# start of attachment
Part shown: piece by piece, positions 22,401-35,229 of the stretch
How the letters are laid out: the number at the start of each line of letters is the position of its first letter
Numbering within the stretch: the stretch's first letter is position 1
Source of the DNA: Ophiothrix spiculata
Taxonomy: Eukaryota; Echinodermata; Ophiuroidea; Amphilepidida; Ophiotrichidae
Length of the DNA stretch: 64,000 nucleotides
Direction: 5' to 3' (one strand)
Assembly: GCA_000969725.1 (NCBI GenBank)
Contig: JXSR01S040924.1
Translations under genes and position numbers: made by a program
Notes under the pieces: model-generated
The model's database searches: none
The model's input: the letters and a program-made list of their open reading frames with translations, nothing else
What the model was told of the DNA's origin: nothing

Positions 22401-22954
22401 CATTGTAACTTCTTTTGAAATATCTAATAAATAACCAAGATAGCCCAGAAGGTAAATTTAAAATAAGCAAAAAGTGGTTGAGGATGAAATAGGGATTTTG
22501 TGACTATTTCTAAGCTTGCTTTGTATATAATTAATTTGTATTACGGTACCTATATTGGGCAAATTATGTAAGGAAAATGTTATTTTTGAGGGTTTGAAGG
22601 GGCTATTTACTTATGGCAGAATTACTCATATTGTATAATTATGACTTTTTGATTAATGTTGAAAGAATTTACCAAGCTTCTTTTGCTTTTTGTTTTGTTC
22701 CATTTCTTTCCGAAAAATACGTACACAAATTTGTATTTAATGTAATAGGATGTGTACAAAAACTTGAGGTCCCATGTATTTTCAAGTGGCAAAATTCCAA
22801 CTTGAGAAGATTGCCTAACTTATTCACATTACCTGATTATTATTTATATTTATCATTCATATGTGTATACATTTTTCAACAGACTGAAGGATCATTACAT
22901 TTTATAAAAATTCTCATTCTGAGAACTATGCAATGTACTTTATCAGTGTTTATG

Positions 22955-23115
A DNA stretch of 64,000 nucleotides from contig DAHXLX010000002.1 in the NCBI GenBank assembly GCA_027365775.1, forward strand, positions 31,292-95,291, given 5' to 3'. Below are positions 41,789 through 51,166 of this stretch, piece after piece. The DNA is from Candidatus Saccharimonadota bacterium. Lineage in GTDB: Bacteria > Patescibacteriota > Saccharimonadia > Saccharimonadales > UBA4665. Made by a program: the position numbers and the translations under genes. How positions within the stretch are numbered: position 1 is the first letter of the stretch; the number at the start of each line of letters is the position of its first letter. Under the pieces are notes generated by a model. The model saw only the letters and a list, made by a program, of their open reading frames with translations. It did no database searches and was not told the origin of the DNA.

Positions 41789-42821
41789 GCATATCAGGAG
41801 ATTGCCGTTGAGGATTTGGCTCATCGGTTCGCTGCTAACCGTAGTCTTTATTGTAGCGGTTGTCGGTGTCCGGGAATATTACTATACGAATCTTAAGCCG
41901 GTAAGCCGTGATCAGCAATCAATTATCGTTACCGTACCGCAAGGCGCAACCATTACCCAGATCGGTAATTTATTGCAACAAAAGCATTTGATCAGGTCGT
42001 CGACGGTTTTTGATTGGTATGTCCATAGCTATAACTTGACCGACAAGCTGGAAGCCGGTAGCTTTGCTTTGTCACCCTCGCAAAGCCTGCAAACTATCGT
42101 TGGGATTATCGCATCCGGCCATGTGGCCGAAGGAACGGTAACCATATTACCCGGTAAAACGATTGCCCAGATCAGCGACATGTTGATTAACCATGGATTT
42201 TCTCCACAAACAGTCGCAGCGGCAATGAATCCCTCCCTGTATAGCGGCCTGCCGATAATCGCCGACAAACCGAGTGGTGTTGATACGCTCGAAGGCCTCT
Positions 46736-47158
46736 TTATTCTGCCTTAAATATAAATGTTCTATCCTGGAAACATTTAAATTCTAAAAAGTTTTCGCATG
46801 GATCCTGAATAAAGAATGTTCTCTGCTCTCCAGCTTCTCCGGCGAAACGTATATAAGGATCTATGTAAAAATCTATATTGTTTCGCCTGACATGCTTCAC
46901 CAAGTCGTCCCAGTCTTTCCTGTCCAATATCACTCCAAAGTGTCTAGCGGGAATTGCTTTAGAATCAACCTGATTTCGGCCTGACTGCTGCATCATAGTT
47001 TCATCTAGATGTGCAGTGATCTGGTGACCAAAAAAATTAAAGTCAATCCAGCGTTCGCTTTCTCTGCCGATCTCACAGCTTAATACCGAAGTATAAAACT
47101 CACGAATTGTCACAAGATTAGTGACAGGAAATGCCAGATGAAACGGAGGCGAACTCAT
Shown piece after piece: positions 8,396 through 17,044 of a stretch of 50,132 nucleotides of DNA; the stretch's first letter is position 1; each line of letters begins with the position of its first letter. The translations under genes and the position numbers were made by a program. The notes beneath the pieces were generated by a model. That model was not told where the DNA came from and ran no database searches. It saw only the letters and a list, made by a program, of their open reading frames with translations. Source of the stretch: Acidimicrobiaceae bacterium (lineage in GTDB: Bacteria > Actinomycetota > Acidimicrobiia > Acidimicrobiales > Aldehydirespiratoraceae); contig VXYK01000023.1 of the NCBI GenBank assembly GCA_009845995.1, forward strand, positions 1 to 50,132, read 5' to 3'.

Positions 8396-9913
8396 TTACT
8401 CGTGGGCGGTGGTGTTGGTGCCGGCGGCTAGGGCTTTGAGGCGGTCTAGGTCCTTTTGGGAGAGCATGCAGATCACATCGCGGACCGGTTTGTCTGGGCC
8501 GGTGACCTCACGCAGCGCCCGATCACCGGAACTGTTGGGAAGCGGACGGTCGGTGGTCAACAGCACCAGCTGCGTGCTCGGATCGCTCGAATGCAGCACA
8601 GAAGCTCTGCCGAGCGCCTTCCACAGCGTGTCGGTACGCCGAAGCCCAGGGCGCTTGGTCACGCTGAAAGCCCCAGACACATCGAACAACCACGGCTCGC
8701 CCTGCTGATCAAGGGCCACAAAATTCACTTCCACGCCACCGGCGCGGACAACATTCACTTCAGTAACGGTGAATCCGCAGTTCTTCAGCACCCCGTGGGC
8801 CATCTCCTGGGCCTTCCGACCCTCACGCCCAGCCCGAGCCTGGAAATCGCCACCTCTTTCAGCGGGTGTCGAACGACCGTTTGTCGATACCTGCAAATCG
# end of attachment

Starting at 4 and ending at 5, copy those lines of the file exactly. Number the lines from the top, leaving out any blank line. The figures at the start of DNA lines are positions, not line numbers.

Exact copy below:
Source of the DNA: Ophiothrix spiculata
Taxonomy: Eukaryota; Echinodermata; Ophiuroidea; Amphilepidida; Ophiotrichidae